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DEVCOM DAC pilots workforce-focused innovation program inspired by industry

Applying a hybrid approach from case studies of corporate innovation programs, Army studies, programs, and other military innovation programs, the U.S. Army Combat Capabilities Development Command Data and Analysis Center (DEVCOM DAC) is piloting a new innovation program to spur the passion of its people.

It began with an open call for project proposals from the workforce. If approved, a civilian can spend up to 20% of their time working to bring that project to life— a percentage partly inspired by Google and W.L. Gore’s innovation program models.

DEVCOM DAC’s program is designed to provide tools, resources, and a supportive environment to enable innovation without burdening individuals or compromising other tasks and goals. To further jumpstart workforce collaboration, communication and cohesion, selectees of funded proposals are paired with one or more senior technical experts spanning different divisions to offer guidance and mentorship.

A testament of workforce appetite, the pilot program garnered 24 proposals, five of which were selected Aug. 23 to receive funding.

“The workforce really stepped up and embraced the program,” said Andrew Barnett, branch chief of the Joint Data and Risk Branch in the Warfighter Futures Integration Division. He spearheaded the program, and according to the previous DEVCOM DAC Director, James Amato, Barnett was instrumental in putting the program in place.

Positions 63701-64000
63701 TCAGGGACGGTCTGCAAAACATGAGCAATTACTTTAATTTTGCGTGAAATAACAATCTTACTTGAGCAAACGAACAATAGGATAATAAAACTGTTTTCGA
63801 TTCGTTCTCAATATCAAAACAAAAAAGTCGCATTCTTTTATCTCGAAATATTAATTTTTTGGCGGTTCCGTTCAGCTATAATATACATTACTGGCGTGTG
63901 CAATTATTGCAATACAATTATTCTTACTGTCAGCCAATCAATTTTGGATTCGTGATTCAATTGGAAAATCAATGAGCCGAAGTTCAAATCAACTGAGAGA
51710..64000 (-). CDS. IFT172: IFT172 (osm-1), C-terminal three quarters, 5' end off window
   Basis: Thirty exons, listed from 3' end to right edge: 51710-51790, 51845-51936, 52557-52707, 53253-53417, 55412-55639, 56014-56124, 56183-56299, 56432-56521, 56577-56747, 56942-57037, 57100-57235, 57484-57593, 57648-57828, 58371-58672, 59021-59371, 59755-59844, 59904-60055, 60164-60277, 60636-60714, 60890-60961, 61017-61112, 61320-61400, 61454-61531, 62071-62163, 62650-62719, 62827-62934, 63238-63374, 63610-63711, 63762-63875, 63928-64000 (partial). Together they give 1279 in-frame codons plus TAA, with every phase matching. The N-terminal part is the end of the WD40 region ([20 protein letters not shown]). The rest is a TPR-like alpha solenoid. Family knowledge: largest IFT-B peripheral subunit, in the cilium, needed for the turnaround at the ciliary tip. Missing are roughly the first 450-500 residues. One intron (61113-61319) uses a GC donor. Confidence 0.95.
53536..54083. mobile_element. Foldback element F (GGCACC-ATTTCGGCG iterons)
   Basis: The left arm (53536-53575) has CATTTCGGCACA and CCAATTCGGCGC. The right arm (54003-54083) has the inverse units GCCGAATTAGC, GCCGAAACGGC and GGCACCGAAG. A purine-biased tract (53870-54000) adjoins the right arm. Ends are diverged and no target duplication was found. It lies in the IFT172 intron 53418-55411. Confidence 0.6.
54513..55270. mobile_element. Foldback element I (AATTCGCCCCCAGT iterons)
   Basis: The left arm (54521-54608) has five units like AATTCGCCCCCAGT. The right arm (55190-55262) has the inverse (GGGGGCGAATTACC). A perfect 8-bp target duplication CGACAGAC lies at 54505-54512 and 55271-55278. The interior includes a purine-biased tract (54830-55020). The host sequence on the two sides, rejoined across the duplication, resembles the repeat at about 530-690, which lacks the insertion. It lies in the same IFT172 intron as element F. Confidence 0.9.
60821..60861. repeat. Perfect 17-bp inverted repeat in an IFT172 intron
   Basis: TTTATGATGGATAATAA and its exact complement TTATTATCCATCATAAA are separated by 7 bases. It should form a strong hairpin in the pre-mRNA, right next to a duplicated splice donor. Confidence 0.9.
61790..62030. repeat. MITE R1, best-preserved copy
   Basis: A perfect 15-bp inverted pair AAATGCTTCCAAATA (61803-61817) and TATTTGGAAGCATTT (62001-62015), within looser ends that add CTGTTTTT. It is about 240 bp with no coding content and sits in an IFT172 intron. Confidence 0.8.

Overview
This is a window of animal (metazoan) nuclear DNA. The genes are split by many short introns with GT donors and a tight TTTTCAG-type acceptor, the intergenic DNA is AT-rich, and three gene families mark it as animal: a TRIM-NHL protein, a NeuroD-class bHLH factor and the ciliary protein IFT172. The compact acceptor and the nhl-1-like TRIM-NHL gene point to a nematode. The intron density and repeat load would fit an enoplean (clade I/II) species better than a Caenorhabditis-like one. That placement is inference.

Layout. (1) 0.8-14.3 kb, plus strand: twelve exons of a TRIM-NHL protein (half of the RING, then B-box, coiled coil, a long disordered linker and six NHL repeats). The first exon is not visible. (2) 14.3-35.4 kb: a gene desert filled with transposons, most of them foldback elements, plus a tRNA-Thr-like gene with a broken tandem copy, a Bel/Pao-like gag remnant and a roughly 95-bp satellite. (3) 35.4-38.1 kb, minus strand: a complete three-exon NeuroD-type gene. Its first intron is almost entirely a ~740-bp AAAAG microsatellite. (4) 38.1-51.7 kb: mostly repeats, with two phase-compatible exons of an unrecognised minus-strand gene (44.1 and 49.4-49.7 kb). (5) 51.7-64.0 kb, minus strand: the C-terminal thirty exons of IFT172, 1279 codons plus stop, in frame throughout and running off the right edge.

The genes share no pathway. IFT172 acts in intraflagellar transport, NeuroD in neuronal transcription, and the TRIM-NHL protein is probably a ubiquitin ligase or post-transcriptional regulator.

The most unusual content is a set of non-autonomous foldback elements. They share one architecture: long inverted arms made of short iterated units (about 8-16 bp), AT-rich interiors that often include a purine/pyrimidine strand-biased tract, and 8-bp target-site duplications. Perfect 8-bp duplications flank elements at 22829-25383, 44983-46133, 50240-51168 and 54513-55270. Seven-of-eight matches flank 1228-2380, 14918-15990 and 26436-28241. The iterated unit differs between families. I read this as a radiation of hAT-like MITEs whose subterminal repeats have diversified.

Though Barnett credits DEVCOM DAC with a workforce full to the brim of employees pushing the envelope of data and analysis, he felt it was critical to create opportunity to innovate in areas not previously explored, whether it was due to an absence of allocated time, funding constraints or fear of failure. In this program, ‘failure’ is no scary word.

Not unlike innovation accelerator programs such as AFWERX, Army Applications Lab and xTechSearch, the DEVCOM DAC Innovation Program is embracing and empowering transformative innovation while redefining success and failure, welcoming the entire innovative process: lessons learned, knowledge gained and shared, communicated wins and wobbles—not solely the final product.

“As long as we’re learning, we’re not failing,” echoed Mike McCarthy, division chief of DEVCOM DAC Warfighter Futures and Integration Division.

For Dr. Oscar Pérez, panel member and cybersecurity analyst at White Sands Missile Range, New Mexico, the information sharing among subject matter experts and members of the workforce was immediately apparent.